Begemot Chandelier

Begemot Chandelier

Prototipo para un piso en Moscú 2015 Adam Bresnick, Ignacio Valero, Miguel Peña, Antonio Romeo, María Montoya - ANEVA





The History:

The author Mikhail Bulgakov first got to know Moscow when visiting his friends and family that lived on and around Ulitsa Prechistenka. Many of the protagonists of his novels live there or nearby.
The building at number 13 was built in 1912 and a cousin of the jeweller Fabergé lived on the fifth floor. In the author’s texts this building was the inspiration for the home of Anna
Frantsevna Fugeret in The Master and Margarita where the scene when the talking cat Behemoth swings from the chandelier. The author used its entrance and marble staircase as inspiration for the first floor of ‘the Kalabukhov House’ (the residence of Professor Preobrazhensky).
Our chandelier is designed with these stories in mind, and it will illuminate the same fifth floor dining room once home the famous jeweller’s cousin.
Imperial in its form and minimalist in its details, a myriad of smooth Austrian crystal spheres are strung on LED lit fibre optics. When illuminated, its details shimmer, and the spheres glitter like tears on cat whiskers.

About the shape:

19th century neoclassical lamps established a new typology using chains of catenaries strung with drops, rosettes or pendalogues, which hung from an outer hoop and gathered to a centre bowl. The view from below is a lovely continuous surface formed by individual pieces of glass. Radically different than earlier and later designs based on individual radial arms, these natural curves are kin to women’s fashion of the day, which explored fabric’s natural drape for the first time since antiquity.
This definition of continuous surfaces clearly relates to contemporary discourse, especially in terms of architecture and design generated three dimensionally. The chandelier design had to overcome 3 formal and technical objectives:
Firstly, by eliminating the central axis both form and construction are activated by an expressive empty space. Despite its innovative form the historical typology maintains a central structure from which the catenaries are strung. The new iteration integrates a horizontal structure supported by a set of cables along its perimeter.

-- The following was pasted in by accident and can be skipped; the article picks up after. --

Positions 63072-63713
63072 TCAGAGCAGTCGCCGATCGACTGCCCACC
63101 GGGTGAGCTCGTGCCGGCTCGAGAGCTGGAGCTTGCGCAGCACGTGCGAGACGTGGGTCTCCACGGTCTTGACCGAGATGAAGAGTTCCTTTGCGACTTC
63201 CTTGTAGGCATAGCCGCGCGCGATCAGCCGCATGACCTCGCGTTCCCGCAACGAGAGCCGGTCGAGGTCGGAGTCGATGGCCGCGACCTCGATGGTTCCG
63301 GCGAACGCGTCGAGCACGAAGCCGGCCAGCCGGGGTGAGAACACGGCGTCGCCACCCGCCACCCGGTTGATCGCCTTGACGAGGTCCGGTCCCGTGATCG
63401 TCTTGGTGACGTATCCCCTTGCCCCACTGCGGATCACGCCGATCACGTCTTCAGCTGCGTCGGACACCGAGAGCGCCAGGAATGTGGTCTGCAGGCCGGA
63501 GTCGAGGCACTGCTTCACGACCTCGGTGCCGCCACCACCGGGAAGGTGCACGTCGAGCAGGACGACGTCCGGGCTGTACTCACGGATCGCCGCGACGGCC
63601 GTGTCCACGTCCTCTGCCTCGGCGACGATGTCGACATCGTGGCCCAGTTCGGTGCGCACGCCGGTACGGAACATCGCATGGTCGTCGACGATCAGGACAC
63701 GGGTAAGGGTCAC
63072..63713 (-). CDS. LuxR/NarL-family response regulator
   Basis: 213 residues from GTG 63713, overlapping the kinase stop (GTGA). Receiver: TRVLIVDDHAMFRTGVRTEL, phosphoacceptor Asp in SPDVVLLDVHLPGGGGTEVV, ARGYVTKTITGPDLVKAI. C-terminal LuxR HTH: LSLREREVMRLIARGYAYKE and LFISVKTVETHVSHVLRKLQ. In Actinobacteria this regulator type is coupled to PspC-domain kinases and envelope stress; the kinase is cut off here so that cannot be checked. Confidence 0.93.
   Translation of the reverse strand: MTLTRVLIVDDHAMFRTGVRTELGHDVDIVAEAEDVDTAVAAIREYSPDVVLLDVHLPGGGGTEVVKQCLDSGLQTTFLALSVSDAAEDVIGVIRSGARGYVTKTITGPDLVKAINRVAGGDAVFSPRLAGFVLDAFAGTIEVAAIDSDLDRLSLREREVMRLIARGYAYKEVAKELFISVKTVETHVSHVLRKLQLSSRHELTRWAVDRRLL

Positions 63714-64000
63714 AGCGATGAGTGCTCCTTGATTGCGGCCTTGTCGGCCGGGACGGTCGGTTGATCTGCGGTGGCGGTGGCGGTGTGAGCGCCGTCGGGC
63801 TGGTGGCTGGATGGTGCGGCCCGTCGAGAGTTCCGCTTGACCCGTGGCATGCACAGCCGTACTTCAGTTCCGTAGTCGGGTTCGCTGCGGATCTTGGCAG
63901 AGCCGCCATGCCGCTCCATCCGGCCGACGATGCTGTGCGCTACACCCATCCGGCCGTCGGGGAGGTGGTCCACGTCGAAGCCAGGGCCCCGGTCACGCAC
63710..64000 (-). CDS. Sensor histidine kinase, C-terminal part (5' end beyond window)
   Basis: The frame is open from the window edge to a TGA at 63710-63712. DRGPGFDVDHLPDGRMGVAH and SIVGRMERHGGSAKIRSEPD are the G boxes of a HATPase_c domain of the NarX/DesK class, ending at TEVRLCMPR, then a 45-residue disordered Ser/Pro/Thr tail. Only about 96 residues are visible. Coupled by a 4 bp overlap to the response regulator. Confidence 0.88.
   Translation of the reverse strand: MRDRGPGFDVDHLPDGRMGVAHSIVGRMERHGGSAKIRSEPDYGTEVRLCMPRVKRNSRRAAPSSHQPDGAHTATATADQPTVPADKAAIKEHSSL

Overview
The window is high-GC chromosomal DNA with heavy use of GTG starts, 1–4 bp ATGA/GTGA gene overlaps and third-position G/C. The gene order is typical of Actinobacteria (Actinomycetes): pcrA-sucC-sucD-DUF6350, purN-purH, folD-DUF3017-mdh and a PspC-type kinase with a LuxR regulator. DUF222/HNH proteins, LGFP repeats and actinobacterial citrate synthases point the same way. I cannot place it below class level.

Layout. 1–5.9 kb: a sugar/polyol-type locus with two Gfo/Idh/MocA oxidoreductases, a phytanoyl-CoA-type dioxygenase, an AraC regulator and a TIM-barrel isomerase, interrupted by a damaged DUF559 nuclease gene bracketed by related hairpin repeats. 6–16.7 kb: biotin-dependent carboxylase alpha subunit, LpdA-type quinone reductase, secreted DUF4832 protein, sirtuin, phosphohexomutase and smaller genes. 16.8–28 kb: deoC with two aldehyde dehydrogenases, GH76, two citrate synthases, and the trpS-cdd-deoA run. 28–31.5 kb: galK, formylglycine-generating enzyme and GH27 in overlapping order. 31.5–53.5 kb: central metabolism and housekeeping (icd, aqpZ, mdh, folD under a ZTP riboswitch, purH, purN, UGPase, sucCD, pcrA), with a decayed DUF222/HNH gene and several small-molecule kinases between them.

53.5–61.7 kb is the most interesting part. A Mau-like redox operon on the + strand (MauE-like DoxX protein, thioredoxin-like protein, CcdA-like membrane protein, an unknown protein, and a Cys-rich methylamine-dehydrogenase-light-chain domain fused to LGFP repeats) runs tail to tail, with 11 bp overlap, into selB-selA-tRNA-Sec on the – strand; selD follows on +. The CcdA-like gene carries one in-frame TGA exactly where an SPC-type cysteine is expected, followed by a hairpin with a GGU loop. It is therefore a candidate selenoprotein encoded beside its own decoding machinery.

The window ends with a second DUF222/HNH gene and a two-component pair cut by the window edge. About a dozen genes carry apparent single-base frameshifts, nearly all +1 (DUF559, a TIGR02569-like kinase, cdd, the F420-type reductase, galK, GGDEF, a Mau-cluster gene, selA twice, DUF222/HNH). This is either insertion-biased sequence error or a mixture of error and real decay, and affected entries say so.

Secondly using the ever more reduced scale of led technologies light is incorporated inside the chandelier, even the power source forming one of the supporting cables.
Finally, as an oval in plan the chandelier establishes directionality; the geometry fomenting a multiplicity of distinct views and angles.

The Materials:

The chandelier is colourless, all materials transparent or reflective: the basic material of the lamp is the repeated image of the space it occupies. This play between surface and reflection works equally well by day or night.
Threaded on fibre optics, the crystal spheres emit light whose source is at the beginning and end of each strand. The lamp thus casts light point by point, spheres of light.

The Light:

Light is refracted and reflected by the crystal pieces onto the walls of the space in which the chandelier is located. A lovely pattern of light and shadow is thus formed.
The room’s surfaces form part of the chandelier itself: its image repeated with in each glass, and the walls and floor marked by its pattern.
This relation between container and contained is the most interesting aspect of the design: the space itself is repeated within the lamp while its light transforms the same space.

The Technology:

With 276 high and medium emission leds and with 180m of fibre optics, the chandelier is a technologically complex artefact. Laser cut, its stainless steel frame was then artistically blasted by a digitally controlled process of micro-particles. The high fidelity electronics underline the artisan quality of the 4692 crystal pieces creating a one of a kind piece.Meritxell Arjalaguer